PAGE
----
What I thought: The first chapter could have been a prologue but I'm glad it wasn't. It started out with exciting action that left me suspecting a few things would come up again. The main character is a likeable seventh grade boy that many MG readers can relate to. Toby is smart at math but average at most other things, wants to do what is right, but not afraid to have fun with a well-deserved prank. He can tough out his problems and rely on himself or his two close friends as needed. His unusual gifts make him interesting and slightly enviable. Toby's hard life as a foster child is mentioned in the right amount and gives him the proper detachment from his home-life to fit the story. I liked the use of FD10 (foster dad number 10) to portray this.
Events lead Toby to investigate a mystery in which financial terms are employed in easy to swallow doses. Great stuff with a touch of magic. Readers love it when there's a code for deciphering, but I couldn't crack it. A couple things could have been improved upon, but mostly for older readers. Once or twice the omniscient voice took me out of the story to consider what felt like a change in point of view but maybe was just my take on it. Haven't read that POV in a while. There were a few silly things that the reader just has to go with, such as a kid being given keys to an employer's house or office. These can be overlooked. I found touches of humor for adult readers too, like a reference to one foster parent liking Hall & Oats. The book resolves nicely with Toby attempting to get himself out of a pickle but is aided by the two friends in a familiar way. He sticks to his goals, even when it could jeopardize the relationships that mean most. The friend we care about most will benefit from Toby's decision. All ends are wrapped up but not perfectly neat and tidy. Realistically satisfying. I hope there are more adventures ahead for Toby Gold.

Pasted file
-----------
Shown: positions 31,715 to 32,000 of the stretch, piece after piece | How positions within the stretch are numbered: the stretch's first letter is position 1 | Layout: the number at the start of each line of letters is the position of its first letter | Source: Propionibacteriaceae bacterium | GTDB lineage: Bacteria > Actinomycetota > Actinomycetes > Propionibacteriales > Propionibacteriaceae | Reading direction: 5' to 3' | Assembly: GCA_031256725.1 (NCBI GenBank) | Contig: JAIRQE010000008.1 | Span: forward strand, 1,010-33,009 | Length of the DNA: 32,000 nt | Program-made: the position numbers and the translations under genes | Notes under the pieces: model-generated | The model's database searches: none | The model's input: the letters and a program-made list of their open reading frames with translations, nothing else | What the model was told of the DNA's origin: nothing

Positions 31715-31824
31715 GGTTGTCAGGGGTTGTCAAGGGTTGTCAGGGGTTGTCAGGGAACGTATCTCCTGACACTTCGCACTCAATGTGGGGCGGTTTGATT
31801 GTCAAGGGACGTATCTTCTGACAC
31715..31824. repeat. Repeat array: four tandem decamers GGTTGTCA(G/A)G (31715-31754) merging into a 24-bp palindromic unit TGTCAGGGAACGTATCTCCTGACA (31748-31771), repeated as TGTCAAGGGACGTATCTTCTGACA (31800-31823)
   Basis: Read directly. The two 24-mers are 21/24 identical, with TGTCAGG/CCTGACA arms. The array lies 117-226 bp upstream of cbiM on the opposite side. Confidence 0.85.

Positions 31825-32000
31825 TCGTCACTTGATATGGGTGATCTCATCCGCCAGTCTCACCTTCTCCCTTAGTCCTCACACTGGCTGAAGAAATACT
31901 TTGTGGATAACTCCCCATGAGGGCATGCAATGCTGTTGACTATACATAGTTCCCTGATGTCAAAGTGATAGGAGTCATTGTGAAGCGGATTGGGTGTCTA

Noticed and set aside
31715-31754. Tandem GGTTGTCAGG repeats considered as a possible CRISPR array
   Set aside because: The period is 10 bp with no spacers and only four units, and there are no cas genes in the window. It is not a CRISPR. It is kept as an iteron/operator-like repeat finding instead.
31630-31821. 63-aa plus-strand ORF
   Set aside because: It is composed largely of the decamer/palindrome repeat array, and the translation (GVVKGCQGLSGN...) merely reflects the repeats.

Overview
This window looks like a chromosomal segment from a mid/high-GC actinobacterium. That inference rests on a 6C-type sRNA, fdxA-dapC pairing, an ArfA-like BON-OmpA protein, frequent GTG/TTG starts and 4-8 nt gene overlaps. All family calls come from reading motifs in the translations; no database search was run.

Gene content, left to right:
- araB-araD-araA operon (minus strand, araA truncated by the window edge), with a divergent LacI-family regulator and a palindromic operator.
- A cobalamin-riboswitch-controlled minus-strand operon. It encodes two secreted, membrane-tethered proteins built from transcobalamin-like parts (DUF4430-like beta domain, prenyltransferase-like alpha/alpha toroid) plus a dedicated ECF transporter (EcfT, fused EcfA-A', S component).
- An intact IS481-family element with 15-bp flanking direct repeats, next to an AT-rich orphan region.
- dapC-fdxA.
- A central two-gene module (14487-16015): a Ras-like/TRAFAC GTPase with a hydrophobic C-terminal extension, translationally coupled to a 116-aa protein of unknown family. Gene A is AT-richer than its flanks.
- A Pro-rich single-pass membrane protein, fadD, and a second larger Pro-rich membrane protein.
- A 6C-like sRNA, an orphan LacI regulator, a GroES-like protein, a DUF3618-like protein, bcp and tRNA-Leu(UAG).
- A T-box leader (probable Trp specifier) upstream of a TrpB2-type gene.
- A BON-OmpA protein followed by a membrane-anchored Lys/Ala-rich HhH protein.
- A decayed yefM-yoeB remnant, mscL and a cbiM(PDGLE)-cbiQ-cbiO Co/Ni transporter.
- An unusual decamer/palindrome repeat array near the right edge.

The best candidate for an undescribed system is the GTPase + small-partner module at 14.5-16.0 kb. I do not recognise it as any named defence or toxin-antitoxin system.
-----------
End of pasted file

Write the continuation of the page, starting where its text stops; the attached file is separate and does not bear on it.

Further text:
About the Author:
In 2009, while volunteering in public school classrooms in West Lafayette Indiana, author Craig Everett recognized that traditional methods of teaching personal finance to kids were not having the desired results nationally. Despite significant efforts to add finance topics to school curricula, financial literacy test scores have not markedly improved in many areas of the country. There had to be a better way. Thus was born the idea of incorporating financial literacy concepts into a fantasy novel that both middle-grade and high school youth would enjoy reading. TOBY GOLD AND THE SECRET FORTUNE is a fun and entertaining reading experience as well as one more useful tool in the struggle to improve youth financial literacy.
Craig R. Everett was born and raised in Maine, spending his childhood summers digging along the shores of Bar Harbor for buried pirate treasure. Fortunately, he was able to remain blissfully unaware that pirates seldom, if ever, ventured that far north. He received his B.A. in Economics from Tufts University, an MBA from George Mason University, and a Ph.D. in Finance from Purdue University.
Dr. Everett is currently a finance professor at Pepperdine University in Malibu, California, where he teaches corporate and entrepreneurial finance. Dr. Everett also volunteers in public schools teaching financial literacy principles.
Visit Craig at: www.craigeverett.com. He has an Amazon link there for purchases. ISBN: 978-1-936-21495-2